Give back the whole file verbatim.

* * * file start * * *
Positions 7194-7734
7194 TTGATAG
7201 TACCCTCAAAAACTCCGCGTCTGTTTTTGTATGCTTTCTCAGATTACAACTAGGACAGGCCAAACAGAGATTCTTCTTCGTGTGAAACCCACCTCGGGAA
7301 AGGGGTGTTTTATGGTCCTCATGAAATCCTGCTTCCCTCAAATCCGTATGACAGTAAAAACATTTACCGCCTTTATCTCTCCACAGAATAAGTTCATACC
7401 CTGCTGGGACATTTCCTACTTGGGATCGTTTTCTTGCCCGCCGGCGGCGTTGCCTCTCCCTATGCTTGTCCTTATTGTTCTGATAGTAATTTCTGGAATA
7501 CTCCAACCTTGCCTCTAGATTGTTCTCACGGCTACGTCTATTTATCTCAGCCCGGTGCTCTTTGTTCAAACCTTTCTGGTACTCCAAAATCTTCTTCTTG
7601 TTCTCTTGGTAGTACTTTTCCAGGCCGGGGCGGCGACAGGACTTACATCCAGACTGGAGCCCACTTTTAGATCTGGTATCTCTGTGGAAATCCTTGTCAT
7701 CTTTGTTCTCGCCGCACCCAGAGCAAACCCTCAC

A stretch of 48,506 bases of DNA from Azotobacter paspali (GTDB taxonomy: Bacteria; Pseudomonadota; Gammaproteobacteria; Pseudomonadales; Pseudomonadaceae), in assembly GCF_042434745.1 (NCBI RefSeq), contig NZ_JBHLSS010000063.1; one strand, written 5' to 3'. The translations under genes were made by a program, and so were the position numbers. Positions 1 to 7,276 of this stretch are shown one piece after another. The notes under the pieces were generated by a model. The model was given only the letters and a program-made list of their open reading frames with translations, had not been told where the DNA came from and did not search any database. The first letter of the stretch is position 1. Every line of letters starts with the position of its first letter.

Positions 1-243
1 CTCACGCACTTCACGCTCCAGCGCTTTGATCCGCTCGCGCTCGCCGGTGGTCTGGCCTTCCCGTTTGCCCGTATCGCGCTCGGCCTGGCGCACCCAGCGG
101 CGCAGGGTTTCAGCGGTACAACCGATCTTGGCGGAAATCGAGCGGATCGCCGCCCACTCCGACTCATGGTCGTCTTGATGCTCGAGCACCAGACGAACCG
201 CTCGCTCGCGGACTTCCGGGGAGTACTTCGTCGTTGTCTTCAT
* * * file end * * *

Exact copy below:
Positions 7194-7734
7194 TTGATAG
7201 TACCCTCAAAAACTCCGCGTCTGTTTTTGTATGCTTTCTCAGATTACAACTAGGACAGGCCAAACAGAGATTCTTCTTCGTGTGAAACCCACCTCGGGAA
7301 AGGGGTGTTTTATGGTCCTCATGAAATCCTGCTTCCCTCAAATCCGTATGACAGTAAAAACATTTACCGCCTTTATCTCTCCACAGAATAAGTTCATACC
7401 CTGCTGGGACATTTCCTACTTGGGATCGTTTTCTTGCCCGCCGGCGGCGTTGCCTCTCCCTATGCTTGTCCTTATTGTTCTGATAGTAATTTCTGGAATA
7501 CTCCAACCTTGCCTCTAGATTGTTCTCACGGCTACGTCTATTTATCTCAGCCCGGTGCTCTTTGTTCAAACCTTTCTGGTACTCCAAAATCTTCTTCTTG
7601 TTCTCTTGGTAGTACTTTTCCAGGCCGGGGCGGCGACAGGACTTACATCCAGACTGGAGCCCACTTTTAGATCTGGTATCTCTGTGGAAATCCTTGTCAT
7701 CTTTGTTCTCGCCGCACCCAGAGCAAACCCTCAC

A stretch of 48,506 bases of DNA from Azotobacter paspali (GTDB taxonomy: Bacteria; Pseudomonadota; Gammaproteobacteria; Pseudomonadales; Pseudomonadaceae), in assembly GCF_042434745.1 (NCBI RefSeq), contig NZ_JBHLSS010000063.1; one strand, written 5' to 3'. The translations under genes were made by a program, and so were the position numbers. Positions 1 to 7,276 of this stretch are shown one piece after another. The notes under the pieces were generated by a model. The model was given only the letters and a program-made list of their open reading frames with translations, had not been told where the DNA came from and did not search any database. The first letter of the stretch is position 1. Every line of letters starts with the position of its first letter.

Positions 1-243
1 CTCACGCACTTCACGCTCCAGCGCTTTGATCCGCTCGCGCTCGCCGGTGGTCTGGCCTTCCCGTTTGCCCGTATCGCGCTCGGCCTGGCGCACCCAGCGG
101 CGCAGGGTTTCAGCGGTACAACCGATCTTGGCGGAAATCGAGCGGATCGCCGCCCACTCCGACTCATGGTCGTCTTGATGCTCGAGCACCAGACGAACCG
201 CTCGCTCGCGGACTTCCGGGGAGTACTTCGTCGTTGTCTTCAT